Will you incorporate the recommendations from the Outrage to Optimism report, and what would you fasttrack from that?

Green Party: Jordan Walker

  • The Green Party understands that there is a need to change forestry practices, but also understand that it is more difficult than that at a local level. We support native planting over exotic trees and retaining those trees in the ground on erodible soils. There needs to be a just transition for forestry workers.

  • The Green Party believes that Councils need new revenue tools, such as targeted environmental taxes, congestion charges, resource rentals and tourism infrastructure levies to better enable funding for local programs without relying solely on rates.

Te Pāti Māori: Meka Whaitiri

  • Forestry is our biggest employer on the Coast. It will take time and investment to transition to a different landuse. This is the Crown’s responsibility.

  • We would fast track the transition. Our Taiao Relief Fund and Clean Energy Fund would go a long way to fast tracking that.

Labour Party: Tāmati Coffey

  • The Gisborne District Council have said that they lacked the capacity to do the regulatory work that they needed to do with forestry companies. We need to understand how we can resource the Gisborne District Council better in their regulatory role.

  • We need to think about what role forestry plays in Tairāwhiti. It employs a lot of people. We need to work with the forestry companies to be able to improve practices;

  • Look at other opportunities such as a biodiversity market which would allow people to plant out in natives and have a value attached to that too.

National Party: Dana Kirkpatrick

  • The recommendations were wide reaching and some were out of scope for the report.

  • The short term priority has to be cleaning up the debris that continues to lie in the forests, roads and rivers.

  • The medium to long term focus is how we invest into technology or research and development to find a financially viable way to clean up those [forestry] sites quicker and easier.

  • We would use science and technology to look at how we focus on landuse going forward.

Question 4: We need to transition towards a sustainable economic future for Tairāwhiti. We’re already seeing industry, landuse, healthcare, education and transport being disrupted.

What does your party see as a Just Transition for the region?

Green Party: Jordan Walker

  • Our climate plan will create thousands of jobs, provide training opportunities and decent secure work for whānau. The Clean Power Payment will create more jobs in the renewable energy sector. Our Climate Safe Communities Policy creates more jobs.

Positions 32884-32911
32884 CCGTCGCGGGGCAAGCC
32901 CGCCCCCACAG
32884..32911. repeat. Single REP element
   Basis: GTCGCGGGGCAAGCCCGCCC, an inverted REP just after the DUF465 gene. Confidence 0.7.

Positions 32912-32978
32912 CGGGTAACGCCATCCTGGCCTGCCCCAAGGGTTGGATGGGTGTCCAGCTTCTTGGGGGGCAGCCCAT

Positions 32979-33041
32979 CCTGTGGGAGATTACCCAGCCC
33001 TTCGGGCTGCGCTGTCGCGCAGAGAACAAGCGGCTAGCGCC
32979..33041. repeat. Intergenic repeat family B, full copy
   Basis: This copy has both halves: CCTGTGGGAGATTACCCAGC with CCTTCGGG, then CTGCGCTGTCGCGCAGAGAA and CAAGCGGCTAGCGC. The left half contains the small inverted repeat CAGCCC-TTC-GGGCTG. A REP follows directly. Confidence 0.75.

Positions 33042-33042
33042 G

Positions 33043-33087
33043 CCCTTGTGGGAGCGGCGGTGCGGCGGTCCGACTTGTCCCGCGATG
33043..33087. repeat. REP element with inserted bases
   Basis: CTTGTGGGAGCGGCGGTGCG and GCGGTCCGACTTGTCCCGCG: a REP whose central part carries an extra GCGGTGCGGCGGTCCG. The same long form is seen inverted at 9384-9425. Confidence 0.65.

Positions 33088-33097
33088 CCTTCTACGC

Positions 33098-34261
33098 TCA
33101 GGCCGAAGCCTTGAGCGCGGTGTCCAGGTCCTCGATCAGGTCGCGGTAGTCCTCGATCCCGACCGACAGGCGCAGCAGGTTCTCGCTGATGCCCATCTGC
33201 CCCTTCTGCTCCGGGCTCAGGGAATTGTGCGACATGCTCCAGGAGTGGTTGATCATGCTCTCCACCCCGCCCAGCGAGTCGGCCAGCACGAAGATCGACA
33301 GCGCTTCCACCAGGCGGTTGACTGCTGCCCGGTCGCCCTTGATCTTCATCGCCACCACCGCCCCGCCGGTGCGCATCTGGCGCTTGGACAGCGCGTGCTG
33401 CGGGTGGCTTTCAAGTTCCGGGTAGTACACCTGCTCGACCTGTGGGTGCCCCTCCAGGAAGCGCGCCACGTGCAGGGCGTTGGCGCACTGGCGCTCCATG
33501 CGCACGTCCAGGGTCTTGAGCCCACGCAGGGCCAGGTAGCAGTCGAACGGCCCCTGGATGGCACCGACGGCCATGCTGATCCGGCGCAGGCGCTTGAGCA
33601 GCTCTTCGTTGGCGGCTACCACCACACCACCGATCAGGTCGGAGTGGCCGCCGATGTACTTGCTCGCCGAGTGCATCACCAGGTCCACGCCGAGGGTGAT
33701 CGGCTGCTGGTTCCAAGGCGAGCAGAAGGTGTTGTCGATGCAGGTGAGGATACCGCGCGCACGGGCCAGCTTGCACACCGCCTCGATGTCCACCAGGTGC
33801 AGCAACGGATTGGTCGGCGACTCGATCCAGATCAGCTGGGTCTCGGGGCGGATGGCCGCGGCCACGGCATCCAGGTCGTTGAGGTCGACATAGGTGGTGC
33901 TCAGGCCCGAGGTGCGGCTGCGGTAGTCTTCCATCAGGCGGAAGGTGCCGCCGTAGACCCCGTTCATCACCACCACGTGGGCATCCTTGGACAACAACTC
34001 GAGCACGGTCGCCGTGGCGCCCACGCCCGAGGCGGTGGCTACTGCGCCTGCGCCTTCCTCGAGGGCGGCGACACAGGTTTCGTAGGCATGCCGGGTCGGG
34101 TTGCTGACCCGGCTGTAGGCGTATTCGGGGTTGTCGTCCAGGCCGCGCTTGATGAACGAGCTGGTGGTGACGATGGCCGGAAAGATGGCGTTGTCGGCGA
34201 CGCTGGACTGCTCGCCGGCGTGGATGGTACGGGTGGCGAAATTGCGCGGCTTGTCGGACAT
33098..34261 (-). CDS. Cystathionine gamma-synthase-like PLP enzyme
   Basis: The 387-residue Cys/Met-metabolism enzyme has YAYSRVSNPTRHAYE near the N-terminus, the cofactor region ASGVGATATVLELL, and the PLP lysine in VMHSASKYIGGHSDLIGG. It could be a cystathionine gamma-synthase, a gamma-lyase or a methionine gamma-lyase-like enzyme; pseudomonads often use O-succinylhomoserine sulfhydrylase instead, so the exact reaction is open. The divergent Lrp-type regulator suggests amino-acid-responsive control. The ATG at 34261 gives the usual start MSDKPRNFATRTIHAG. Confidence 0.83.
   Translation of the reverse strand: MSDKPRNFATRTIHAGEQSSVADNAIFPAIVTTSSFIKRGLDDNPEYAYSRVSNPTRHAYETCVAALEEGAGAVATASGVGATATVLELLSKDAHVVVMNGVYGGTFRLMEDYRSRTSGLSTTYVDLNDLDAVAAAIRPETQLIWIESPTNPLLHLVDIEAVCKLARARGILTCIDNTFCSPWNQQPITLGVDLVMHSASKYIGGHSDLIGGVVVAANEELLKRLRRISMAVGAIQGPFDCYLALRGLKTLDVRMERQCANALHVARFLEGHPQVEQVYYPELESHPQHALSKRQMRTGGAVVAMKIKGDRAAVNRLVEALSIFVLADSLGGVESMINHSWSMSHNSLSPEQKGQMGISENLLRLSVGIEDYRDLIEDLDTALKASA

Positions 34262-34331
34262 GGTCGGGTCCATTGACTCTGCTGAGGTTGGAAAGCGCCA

Te Pāti Māori: Meka Whaitiri

  • Landowners need to be around the table, especially Māori farmers, so that they can be part of the transition they want to see going forward.

Labour Party: Tāmati Coffey

  • We see the opportunities for solar and wind farms as a space that is filled with potential for Tairāwhiti to create localised renewable power infrastructure.

  • Looking to trial and experiment with opportunities for other green energy opportunities such as geothermal and tides.

National Party: Dana Kirkpatrick

  • The just transition as outlined in the [MILU] report has a whole lot of things we should do around education, biodiversity, business, but we need to agree as a community around how we do that. We are a wee way off how we come out of this in a planned and managed way.

  • We can’t afford for the forestry industry to fall over completely in our region. It’s a massive contributor to our regional GDP.

Question 5: Businesses are under increasing pressure from consumers to reduce their carbon emissions, and in return their impact on the environment.

How will your party support businesses to decarbonise?

Green Party: Jordan Walker

  • The Clean Power Payment helps businesses decarbonise by giving them access to grants and interest free loans to move away from gas and fossil fuel burning energy sources.

Te Pāti Māori: Meka Whaitiri

  • We would back Māori businesses because they are already very conscious around their impact on the environment and often have a bottom line that includes people and te taiao.

Labour Party: Tāmati Coffey

  • We’re partnering with big, high emitting companies using the Government Investment in Decarbonising Industry Fund to support big businesses to decarbonise. Have partnered with NZ Steel and Fonterra.

  • A Labour initiative has allowed 40,000 houses to put solar panels on their roofs. If re-elected, Labour will create a $4000 subsidy for households that want to invest in solar panels. This will help people save 50% off their annual power bills.

National Party: Dana Kirkpatrick

  • Our Electrify NZ Policy focuses on clean energy. We would like to see large businesses transitioning into clean energy rather than coal or fuel.

  • We want to support the transition for farming and farmers. We have a lot of projects we want to kick off, which revolve around using wetlands to reduce emissions.

  • We want to see more electric vehicles.

Question 5: We know that localised, community-based energy projects are effective in cutting emissions and increasing regional resilience. With Cyclone Gabrielle we saw the urgent need for those local systems and some successful trials in our communities are taking place.